by Cecilia Baron, contributing blogger
It is not a very hopeful picture that emerges from Elefante Blanco (white elefant) the latest film byArgentine director Pablo Trapero. Thefast-paced story centered around two priests who minister to a sprawling slum in Buenos Aires, and who fall victim to the violence they are trying to combat with love. Edgy performances by Ricardo Darin (The Secret in their Eyes) and Dardenne brothers’ regular Jérémie Renier add accessibility and interest.
Elefante Blanco is the nickname given to colossal ruins of what was once intended to be a tuberculosis hospital, built in the 1930s and long since abandoned. It is now a wrecked cathedral of poverty and despair in the “Villa Virgin”, the toughest shantytown in Buenos Aires; here is where the poor and the homeless take refuge and where the drug dealers ply their trade and make recruits. The priests also live there and administer to the poor as well as help run a church-funded project to refurbish the building.
Father Julián, played by Ricardo Darín, is dedicated and severe, working tirelessly despite fading health. Father Nicolás (Jérémie Renier) is French, and agonized with guilt at his failure to stand up to murderous bandits at an earlier village project he had been running in the jungle. Nicolás and Julián take radically different views on the drug wars that are tearing the people apart. Nicolás wants to engage with the gangsters, get involved, even mediate their turf wars. Julián believes this inevitably will make the priests combatants, and liable to be killed. Julián’s superiors are telling him that if he can promote stories of miracles caused by the memory of Father Mujica, a priest killed by anti-communist forces in the 1970s, they can get political support for building a new hospital. Meanwhile, Nicolás is beginning to fall in love with a beautiful social worker, Luciana, played by Martina Gusman (real-life girlfriend of Trapero).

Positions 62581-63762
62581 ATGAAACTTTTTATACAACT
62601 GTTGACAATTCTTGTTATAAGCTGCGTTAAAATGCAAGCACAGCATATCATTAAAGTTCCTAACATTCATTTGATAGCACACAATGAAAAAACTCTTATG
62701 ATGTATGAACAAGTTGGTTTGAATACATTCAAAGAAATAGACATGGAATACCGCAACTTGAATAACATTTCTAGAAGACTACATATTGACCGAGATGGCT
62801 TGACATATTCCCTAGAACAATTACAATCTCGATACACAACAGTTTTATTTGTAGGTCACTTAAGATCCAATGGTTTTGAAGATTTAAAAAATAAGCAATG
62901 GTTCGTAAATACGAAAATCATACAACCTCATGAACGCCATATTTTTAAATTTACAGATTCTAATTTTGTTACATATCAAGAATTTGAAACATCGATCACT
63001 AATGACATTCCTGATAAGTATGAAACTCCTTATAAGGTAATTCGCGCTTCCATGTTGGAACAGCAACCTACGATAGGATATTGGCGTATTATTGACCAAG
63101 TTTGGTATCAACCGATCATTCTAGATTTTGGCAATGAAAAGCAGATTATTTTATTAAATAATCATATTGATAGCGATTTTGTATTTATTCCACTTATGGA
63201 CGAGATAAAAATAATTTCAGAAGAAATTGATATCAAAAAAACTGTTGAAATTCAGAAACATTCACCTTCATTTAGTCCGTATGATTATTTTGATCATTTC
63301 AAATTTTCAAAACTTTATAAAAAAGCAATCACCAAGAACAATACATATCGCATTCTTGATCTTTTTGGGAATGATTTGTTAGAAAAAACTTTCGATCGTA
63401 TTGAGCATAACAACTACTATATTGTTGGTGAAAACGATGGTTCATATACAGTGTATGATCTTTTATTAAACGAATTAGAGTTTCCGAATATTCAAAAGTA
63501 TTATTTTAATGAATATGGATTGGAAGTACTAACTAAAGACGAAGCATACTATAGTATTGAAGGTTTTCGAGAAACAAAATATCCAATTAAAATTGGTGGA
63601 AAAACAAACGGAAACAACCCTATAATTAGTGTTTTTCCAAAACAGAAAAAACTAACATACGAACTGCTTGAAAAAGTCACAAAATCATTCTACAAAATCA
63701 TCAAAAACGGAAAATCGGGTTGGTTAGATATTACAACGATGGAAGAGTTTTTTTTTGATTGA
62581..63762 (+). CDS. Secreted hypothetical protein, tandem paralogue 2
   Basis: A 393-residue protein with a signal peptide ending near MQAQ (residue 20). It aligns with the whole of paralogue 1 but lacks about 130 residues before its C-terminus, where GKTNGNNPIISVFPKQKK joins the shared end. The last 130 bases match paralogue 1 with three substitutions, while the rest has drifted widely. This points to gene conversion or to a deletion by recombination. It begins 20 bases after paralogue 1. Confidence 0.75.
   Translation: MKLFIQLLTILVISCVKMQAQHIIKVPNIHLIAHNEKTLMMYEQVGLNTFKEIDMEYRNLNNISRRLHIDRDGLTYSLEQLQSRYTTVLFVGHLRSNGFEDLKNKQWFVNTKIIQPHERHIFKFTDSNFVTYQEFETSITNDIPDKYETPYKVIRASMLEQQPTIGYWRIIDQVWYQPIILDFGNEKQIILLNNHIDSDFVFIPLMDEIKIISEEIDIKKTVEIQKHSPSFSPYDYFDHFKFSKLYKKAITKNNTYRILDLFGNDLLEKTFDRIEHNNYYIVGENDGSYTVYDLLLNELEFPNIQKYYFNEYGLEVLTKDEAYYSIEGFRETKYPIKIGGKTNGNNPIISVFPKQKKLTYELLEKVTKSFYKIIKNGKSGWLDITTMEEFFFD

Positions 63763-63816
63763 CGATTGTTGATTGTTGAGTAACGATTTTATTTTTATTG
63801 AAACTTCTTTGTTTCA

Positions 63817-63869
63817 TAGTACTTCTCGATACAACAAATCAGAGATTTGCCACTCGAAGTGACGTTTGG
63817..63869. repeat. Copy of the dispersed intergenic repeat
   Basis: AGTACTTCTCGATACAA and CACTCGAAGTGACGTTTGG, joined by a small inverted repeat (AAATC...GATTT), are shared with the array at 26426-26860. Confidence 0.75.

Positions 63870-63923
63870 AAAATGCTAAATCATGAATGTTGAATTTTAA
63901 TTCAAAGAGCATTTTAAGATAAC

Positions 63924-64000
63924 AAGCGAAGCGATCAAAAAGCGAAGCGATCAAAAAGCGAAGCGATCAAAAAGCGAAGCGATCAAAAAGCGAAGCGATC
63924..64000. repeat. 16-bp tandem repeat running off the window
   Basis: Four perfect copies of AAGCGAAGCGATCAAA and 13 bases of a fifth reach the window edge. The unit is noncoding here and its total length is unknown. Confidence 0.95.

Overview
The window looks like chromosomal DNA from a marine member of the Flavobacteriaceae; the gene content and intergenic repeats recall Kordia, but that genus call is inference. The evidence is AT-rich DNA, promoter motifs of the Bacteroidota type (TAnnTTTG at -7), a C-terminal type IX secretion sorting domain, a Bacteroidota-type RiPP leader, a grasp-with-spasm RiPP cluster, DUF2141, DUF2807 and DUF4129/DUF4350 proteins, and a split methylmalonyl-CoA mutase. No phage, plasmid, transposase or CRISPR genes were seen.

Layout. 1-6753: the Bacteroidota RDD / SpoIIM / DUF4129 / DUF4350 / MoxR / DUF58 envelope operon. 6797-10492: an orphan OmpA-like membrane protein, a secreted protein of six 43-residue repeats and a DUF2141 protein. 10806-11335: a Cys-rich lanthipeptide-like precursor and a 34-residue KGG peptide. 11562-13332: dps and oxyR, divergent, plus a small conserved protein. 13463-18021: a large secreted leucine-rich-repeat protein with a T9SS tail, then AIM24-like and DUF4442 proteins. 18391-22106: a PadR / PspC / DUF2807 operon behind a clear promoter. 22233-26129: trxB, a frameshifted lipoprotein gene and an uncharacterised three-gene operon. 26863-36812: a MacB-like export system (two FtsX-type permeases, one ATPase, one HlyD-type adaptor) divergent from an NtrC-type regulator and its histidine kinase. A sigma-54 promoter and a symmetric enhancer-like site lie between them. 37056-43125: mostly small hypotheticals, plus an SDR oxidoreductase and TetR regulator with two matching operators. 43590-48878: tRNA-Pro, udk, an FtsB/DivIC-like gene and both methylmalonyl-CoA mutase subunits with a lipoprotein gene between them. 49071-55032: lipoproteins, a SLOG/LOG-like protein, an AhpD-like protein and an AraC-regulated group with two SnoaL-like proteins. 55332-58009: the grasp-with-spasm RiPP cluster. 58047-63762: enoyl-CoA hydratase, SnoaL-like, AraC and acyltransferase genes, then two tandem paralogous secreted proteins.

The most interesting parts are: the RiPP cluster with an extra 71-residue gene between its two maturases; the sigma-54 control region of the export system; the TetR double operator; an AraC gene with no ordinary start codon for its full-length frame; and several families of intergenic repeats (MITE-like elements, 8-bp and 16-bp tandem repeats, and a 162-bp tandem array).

While the story captures the grit of the villa with documentary like reality, I had a hard time finding what the movie was really focused on and where it wanted to bring me as a viewer. The love story between Nicolás and Luciana is a subplot that should have served to emphasize what this character was able to conserve as human values in this hopeless environment. Instead of that, Trapero suggests more a loss of personal identity and being overwhelmed by his own desires that do not serve what he was fighting for at first.
Elefante Blanco is definitely a must-see film that cannot let anyone impartial. Elefante Blanco has reached 743,908 pesos argentinos between July 5th and July 10th and testifies its popularity among the Argentina audience, being the most successful domestic release of the year.
Among other foreign movies that were presented in the category Un Certain Regard at Cannes Film Festival, Pablo Trapero’s movie reflects another kind of film making: more committed and in search of truth, which give a quite particular resonance to a world in the grip of societal and identical changes. It turns out to be more than a cinematic experience, but also contributes to give a voice for those who have been forgotten or ignored by the majority of people.